BUENOS AIRES (Reuters) - The pain Flamengo's Alecsandro felt getting three stitches in a head wound did not compare with his distress when his dream of winning a third Libertadores Cup with a different club was dashed by Leon.
The striker, a South American champion with his former Brazilian clubs Internacional in 2010 and present holders Atletico Mineiro, was on the losing side in Flamengo's 3-2 home defeat by the Mexican champions at the Maracana on Wednesday.
Mexican media are calling the result of the Group Seven decider another "Maracanazo", the term first coined after Uruguay's shock 2-1 victory over Brazil to lift their second World Cup crown at the giant stadium in 1950.
Flamengo, South American champions in 1981 in Zico's heyday, finished third in the group behind group winners Bolivar of Bolivia and Leon.
"I had three stitches without anaesthetic in the dressing room (at halftime)," the 33-year-old Alecsandro told reporters of the cut which occurred in a first half clash of heads with a team mate.
"I've got two Libertadores Cups and I'm left with a terrible pain because I know what it feels like to be South American champions.
"The fans left (the stadium) depressed, but we didn't lack fight or determination. We equalised twice but we have to congratulate our adversaries who played very well," added Alecsandro, who scored Flamengo's second goal in the 34th minute to put them level at 2-2.
Midfielder Carlos Pena, set to play for Mexico at the World Cup in Brazil, scored the winner six minutes from time.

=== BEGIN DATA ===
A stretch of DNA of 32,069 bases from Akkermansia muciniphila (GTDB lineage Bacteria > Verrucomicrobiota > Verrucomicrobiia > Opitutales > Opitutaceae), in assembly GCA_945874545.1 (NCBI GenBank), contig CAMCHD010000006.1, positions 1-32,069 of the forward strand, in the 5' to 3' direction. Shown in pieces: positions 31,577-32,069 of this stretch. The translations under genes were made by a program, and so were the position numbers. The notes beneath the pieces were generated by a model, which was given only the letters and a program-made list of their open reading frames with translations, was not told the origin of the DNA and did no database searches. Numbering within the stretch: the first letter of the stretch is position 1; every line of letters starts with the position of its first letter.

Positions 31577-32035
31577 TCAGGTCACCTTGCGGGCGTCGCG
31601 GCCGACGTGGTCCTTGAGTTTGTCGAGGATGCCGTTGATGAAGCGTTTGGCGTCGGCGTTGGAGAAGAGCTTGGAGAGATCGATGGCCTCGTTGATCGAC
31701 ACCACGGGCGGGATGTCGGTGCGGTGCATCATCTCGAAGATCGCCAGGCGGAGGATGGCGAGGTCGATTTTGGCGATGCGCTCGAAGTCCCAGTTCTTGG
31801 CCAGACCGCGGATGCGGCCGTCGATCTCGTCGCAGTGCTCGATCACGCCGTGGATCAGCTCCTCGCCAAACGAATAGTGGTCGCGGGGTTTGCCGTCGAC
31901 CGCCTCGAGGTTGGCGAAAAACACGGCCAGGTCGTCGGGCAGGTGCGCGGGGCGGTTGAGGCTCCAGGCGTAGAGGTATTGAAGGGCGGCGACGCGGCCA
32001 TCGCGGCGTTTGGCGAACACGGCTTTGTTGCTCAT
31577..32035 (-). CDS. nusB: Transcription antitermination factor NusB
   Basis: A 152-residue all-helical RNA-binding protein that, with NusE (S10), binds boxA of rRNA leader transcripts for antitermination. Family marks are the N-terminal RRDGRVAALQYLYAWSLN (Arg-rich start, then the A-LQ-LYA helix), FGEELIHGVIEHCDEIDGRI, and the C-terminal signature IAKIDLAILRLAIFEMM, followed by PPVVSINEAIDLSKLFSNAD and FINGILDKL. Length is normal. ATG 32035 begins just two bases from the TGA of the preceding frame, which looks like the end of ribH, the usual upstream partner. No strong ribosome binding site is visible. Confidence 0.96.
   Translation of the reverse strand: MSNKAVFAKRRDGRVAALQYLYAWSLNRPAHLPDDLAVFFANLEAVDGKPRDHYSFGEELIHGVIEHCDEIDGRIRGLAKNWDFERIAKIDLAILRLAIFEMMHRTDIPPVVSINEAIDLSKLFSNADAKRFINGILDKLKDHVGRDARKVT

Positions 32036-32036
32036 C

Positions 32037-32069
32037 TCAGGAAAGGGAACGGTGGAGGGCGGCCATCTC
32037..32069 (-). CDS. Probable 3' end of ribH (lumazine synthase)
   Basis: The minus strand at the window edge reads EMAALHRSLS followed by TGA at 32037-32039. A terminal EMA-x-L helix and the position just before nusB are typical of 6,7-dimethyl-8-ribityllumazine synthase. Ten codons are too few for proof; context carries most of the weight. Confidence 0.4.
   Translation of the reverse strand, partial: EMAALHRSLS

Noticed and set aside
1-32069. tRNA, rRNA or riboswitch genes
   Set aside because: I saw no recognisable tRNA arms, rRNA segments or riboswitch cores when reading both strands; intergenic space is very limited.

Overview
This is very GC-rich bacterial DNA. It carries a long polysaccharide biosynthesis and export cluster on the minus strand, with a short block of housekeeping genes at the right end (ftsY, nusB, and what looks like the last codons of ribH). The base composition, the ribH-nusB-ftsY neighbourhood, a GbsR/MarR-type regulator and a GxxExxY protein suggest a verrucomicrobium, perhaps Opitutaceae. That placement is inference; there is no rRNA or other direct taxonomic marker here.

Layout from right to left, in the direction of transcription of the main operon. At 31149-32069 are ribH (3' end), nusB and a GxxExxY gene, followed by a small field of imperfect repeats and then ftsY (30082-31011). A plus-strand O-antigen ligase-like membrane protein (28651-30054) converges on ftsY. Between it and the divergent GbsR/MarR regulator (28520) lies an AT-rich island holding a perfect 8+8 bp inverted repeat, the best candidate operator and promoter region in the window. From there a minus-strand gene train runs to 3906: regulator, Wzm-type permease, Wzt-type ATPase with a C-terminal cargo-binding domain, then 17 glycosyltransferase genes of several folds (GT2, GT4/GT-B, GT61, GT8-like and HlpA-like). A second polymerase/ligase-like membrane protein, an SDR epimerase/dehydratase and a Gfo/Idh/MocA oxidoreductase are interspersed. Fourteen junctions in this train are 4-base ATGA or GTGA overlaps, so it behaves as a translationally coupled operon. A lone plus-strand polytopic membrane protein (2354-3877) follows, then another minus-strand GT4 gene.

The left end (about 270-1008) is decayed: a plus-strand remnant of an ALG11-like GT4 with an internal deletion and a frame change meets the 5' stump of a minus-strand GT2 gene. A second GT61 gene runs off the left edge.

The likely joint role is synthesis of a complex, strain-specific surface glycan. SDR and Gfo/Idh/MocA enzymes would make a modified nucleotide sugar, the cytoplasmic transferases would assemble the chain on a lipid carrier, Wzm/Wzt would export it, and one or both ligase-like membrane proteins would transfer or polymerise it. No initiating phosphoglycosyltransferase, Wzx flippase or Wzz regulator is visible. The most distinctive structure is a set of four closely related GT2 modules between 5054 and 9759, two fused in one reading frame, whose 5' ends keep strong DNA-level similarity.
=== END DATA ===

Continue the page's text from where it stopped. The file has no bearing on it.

Flamengo were not the only Brazilian team to fail to reach the last 16 with Botafogo also going out after a 3-0 defeat away to Argentine champions San Lorenzo in Buenos Aires in Group Two.
San Lorenzo scraped through, with Ignacio Piatti's decisive second goal one minute from time securing qualification by a goal difference of one over third placed Independiente del Valle of Ecuador.
Independiente missed out despite a remarkable 5-4 away win over already qualified group winners Union Espanola of Chile in Santiago, with four goals from striker Daniel Angulo Arroyo.
When Junior Sornoza's 78th minute penalty put Independiente 5-4 up they had looked set to qualify. The teams were equal on eight points with Independiente's goals record 10-10 to San Lorenzo's 5-5 until Piatti's last gasp decider made it 6-5.
Among the other teams to have reached the last 16 are Ronaldinho's holders Atletico Mineiro, fellow Brazilian two-times champions Gremio and Cruzeiro and 1994 winners Velez Sarsfield of Argentina.
Newell's Old Boys are at home to Atletico Nacional of Colombia in Rosario on Thursday with the winners joining Gremio in the last 16 from Group Six.
(Editing by Josh Reich)
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